Nairo Quintana, Thibaut Pinot and Tejay van Garderen can count themselves among the big winners from Wednesday's opening team time trial at Tirreno-Adriatico, which set the early pecking order ahead of six more days of racing in Italy.
Other squads weren't so fortunate, with Sky's rough day standing out as the most disastrous. Geraint Thomas, Michal Kwiatkowski and Mikel Landa all seemed to be plausible general classification hopefuls, but catastrophic wheel problems saw the team finish over a minute and a half behind stage-winning BMC.
Although pancake-flat and not overly long at 22.7 kilometres, the TTT has already put the GC battle at Tirreno-Adriatico into focus.
Damiano Caruso officially leads the race, but his teammate van Garderen is likely the BMC rider to watch as the road tilts upward in the stages to come. Van Garderen's 17-second advantage to the nearest rival isn't massive, but it's respectable in a one-week race. BMC were pre-race favourites for the TTT, however, so it's little surprise that van Garderen came away from the opener in a strong position. The question is now whether he can hold on to that advantage in the coming days.
"It is always better to start ahead than behind so it's great to get a leg up on the other GC contenders heading into the big stages," he said. "The season is still young, and I don't have a lot of racing in my legs, but I feel good on the bike and my the morale is good. We have had a good start here so if we keep this momentum going, I should be in a really good place."
Matching the climbing talents present at Tirreno will be a tall order, but van Garderen's teammate Rohan Dennis can't be ignored either given the strong start he enjoyed in the opener as well.
Quintana and Pinot will be eyeing the Terminillo finish on stage 4 as a prime opportunity to put their formidable climbing legs to use, but an off-day in the team time trial could have nullified those GC aspirations. Movistar and FDJ delivered strong rides Wednesday, however, both finishing 22 seconds behind BMC. It's hard to see Quintana and Pinot as anything other than the top two contenders in the race right now. FDJ in particular should be pleased with the day's performance—they have made big strides against the clock in recent years.
Strong rides from second-placed Quick-Step Floors and fifth-placed Orica-Scott will give Bob Jungels and Adam Yates a leg up as well. Jungels, at five seconds ahead of Quintana and Pinot, is a good time trialist. Should he make it through stage 4 in good shape, Tirreno-Adriatico's individual time trial finale will be a great opportunity for him to solidify a GC bid.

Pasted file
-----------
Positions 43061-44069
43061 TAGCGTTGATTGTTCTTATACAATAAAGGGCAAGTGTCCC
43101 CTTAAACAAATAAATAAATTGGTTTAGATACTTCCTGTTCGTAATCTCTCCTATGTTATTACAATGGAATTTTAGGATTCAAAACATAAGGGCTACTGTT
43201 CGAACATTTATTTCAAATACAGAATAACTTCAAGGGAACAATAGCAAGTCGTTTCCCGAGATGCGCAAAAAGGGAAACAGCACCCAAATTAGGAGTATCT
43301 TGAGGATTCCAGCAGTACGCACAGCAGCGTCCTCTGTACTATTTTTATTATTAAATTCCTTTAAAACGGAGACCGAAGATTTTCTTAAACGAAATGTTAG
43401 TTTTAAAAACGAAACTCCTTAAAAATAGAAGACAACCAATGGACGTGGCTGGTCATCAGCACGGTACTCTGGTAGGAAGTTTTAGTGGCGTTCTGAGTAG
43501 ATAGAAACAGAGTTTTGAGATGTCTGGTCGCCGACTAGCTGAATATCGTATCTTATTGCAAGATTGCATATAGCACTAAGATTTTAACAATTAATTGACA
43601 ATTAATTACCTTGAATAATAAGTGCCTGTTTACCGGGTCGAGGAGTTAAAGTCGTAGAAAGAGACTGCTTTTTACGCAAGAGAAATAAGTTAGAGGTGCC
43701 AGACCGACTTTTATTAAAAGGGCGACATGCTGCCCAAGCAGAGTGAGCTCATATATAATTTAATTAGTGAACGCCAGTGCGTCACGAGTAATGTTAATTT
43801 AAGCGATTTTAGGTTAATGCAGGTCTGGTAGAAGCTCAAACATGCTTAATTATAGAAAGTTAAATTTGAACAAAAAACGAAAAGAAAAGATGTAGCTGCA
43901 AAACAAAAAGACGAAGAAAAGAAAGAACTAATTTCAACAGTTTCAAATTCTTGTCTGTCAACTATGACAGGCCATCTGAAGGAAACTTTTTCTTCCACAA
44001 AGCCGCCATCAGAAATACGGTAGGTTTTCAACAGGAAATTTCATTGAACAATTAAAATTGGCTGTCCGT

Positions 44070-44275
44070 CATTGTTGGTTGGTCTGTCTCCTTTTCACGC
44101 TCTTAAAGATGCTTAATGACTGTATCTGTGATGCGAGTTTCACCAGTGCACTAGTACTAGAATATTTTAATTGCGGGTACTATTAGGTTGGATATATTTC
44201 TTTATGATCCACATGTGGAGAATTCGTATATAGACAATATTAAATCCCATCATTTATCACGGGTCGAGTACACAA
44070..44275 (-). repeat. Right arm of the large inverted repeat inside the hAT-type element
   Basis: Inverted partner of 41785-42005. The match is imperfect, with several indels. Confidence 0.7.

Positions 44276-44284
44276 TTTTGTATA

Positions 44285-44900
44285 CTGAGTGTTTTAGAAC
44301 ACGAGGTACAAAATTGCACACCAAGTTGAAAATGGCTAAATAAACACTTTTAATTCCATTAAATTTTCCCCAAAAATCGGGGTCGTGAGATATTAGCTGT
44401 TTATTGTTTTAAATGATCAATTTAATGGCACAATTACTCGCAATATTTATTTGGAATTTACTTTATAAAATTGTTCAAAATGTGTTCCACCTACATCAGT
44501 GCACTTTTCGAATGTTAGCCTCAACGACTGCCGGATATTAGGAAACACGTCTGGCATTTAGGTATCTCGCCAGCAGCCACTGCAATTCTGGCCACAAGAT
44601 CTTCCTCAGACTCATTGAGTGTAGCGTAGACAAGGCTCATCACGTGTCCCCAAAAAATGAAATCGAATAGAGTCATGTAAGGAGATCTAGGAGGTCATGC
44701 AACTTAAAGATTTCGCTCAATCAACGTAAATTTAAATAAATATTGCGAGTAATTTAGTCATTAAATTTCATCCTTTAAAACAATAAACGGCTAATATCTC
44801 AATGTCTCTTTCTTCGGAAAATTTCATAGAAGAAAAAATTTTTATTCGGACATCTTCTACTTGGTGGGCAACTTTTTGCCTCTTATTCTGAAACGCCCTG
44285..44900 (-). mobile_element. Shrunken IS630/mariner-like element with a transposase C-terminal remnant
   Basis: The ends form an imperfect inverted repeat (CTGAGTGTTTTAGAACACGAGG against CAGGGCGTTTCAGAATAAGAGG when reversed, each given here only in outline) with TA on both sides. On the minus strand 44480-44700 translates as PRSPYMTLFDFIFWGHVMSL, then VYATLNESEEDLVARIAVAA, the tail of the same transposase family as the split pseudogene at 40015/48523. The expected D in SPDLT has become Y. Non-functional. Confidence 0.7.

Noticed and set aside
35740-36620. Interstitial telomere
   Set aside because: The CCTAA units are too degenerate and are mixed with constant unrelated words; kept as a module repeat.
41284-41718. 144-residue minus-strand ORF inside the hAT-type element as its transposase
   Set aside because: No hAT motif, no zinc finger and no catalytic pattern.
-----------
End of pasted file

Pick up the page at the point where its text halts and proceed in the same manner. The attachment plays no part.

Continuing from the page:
"We can be satisfied, because we did a good race and got beaten by a strong team. The boys can be proud with their performance, it's a good way to start Tirreno-Adriatico, said Quick-Step sport director Davide Bramati. "At the end of the day we don't have any regrets, because we know we gave everything on the course, rode a really smart race and proved once again we are always up there in a stage against the clock. This gives us confidence for the next stages."
Yates, a few seconds behind with fifth-placed Orica-Scott, may need to go on the attack on the fourth stage.
The home crowd was probably hoping for more from their GC contenders on the opening day of racing. Bahrain-Merida came home 53 seconds down on BMC and Astana finished 55 seconds back, not the most promising of starts for Italy's Vincenzo Nibali and Fabio Aru.
Dutchmen Tom Dumoulin (Team Sunweb) and Bauke Mollema (Trek-Segafredo) will need to make up nearly a minute in the coming days. It's not impossible, but it's a tall ask given the company in attendance at Tirreno. Rui Costa (UAE Team Emirates), Rafal Majka (Bora-Hansgrohe) and Rigoberto Urán (Cannondale-Drapac) may be recalibrating their GC plans after coming home over a minute down.
"It wasn't the performance we were expecting for the team," said Bora coach Patxi Vila. "It was Bora-Hansgrohe's first team time trial here, with a lot of new people working together and a lot of new riders racing together, so we were 15-20 seconds slower than we expected. We have to keep working and keep improving."
Few teams found the day as frustrating as Sky, however. The British squad seemed to have plenty of firepower for both the stage and the overall race, but technical problems led to a disastrous team time trial performance. Gianni Moscon's wheel collapsed beneath him in spectacular fashion, while others reportedly dealt with broken wheels as well. Sky ultimately set a mark a minute and 42 seconds slower than BMC's, a deficit nearly insurmountable in a one-week race.
A pragmatic Geraint Thomas acknowledged after the stage that the rough first stage may have put an early end to the team's GC hopes, saying, "We'll try to be aggressive and make up for this but I think GC is out the window now."
The GC hopefuls will need to stay on their toes Thursday, with a long, challenging stage on tap. Stage 2 runs 228 kilometres and concludes with an uphill finish at Pomarance.